The authors have no further relevant information to disclose.
At the time of writing AB, VT, SJA, and LT had no competing interests to declare; GK and AT were employees and stockholders of Amgen Ltd; ED has received speaker fees from AstraZeneca and Amgen, and research support from Pfizer and Amgen; JHvK has participated in advisory boards and received honoraria and research support from Amgen, Merck Serono, GlaxoSmithKline, and Sakura.
Consent for publication
All listed authors have reviewed and approved the final manuscript, and have consented to its publication here. No further consent was sought, as this manuscript contains no details pertaining to individual participants.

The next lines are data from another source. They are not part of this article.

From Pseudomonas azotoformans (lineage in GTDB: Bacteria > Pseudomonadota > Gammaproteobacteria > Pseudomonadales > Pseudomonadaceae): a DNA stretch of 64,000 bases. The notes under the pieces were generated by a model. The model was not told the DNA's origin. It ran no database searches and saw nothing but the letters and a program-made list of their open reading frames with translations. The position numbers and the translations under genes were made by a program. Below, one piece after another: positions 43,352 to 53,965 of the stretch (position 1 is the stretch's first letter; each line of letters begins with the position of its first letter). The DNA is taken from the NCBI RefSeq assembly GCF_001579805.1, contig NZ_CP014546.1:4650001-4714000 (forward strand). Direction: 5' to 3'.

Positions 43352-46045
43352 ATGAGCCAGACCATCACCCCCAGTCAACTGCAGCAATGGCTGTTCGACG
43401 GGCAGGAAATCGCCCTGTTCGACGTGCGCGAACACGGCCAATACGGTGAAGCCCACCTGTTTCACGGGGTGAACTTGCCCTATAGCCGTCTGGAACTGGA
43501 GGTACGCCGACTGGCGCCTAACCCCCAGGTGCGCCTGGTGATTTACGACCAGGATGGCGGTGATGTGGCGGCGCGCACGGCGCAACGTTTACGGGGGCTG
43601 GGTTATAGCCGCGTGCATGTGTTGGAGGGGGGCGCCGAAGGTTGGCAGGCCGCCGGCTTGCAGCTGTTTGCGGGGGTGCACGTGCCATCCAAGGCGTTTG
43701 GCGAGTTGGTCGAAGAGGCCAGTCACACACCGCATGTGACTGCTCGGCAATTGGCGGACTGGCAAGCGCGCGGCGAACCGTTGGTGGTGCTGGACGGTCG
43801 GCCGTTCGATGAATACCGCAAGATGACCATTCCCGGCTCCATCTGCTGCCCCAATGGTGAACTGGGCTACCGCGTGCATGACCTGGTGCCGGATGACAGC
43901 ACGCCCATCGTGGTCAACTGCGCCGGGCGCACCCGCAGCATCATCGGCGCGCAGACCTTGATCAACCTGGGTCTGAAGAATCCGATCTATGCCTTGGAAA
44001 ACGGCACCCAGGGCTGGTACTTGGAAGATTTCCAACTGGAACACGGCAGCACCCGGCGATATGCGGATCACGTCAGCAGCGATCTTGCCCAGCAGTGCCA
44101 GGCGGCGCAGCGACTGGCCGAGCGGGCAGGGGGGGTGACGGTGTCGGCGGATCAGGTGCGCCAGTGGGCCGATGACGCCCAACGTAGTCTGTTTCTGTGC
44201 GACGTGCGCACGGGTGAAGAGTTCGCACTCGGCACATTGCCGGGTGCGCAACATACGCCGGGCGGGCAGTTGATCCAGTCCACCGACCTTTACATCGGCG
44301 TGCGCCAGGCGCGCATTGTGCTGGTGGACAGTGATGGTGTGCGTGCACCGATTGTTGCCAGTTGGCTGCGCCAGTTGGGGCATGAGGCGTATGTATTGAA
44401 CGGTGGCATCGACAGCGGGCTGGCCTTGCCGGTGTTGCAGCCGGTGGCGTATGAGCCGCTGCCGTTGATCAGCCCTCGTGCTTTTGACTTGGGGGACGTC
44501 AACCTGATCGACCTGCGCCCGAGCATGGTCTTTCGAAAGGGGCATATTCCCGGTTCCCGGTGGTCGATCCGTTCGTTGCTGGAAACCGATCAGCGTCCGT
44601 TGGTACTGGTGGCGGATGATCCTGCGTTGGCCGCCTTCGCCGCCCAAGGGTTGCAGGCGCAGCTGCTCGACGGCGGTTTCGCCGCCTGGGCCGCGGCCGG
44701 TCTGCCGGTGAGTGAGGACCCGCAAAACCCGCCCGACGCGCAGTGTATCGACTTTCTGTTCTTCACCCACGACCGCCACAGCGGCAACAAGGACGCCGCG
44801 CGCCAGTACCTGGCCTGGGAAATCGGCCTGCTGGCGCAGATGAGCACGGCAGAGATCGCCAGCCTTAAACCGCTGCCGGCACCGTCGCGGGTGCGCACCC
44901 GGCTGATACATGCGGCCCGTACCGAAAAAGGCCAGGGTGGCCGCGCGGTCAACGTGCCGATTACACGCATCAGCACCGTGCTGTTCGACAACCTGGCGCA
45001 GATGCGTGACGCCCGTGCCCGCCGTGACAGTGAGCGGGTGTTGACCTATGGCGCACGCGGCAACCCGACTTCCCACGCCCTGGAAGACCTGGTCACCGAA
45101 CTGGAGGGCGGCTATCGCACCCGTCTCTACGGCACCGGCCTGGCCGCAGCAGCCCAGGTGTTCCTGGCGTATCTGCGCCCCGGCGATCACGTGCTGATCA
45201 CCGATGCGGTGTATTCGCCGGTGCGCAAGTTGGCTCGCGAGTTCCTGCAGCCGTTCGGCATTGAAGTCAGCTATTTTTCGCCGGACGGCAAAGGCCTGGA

Ethics approval and consent to participate
The study protocol was reviewed and approved by the ethics committee (CMO Arnhem-Nijmegen) of the Radboud University Medical Centre. Collection of aggregated patient data from electronic pathology records ensured patient anonymity and therefore individual patient consent was not required.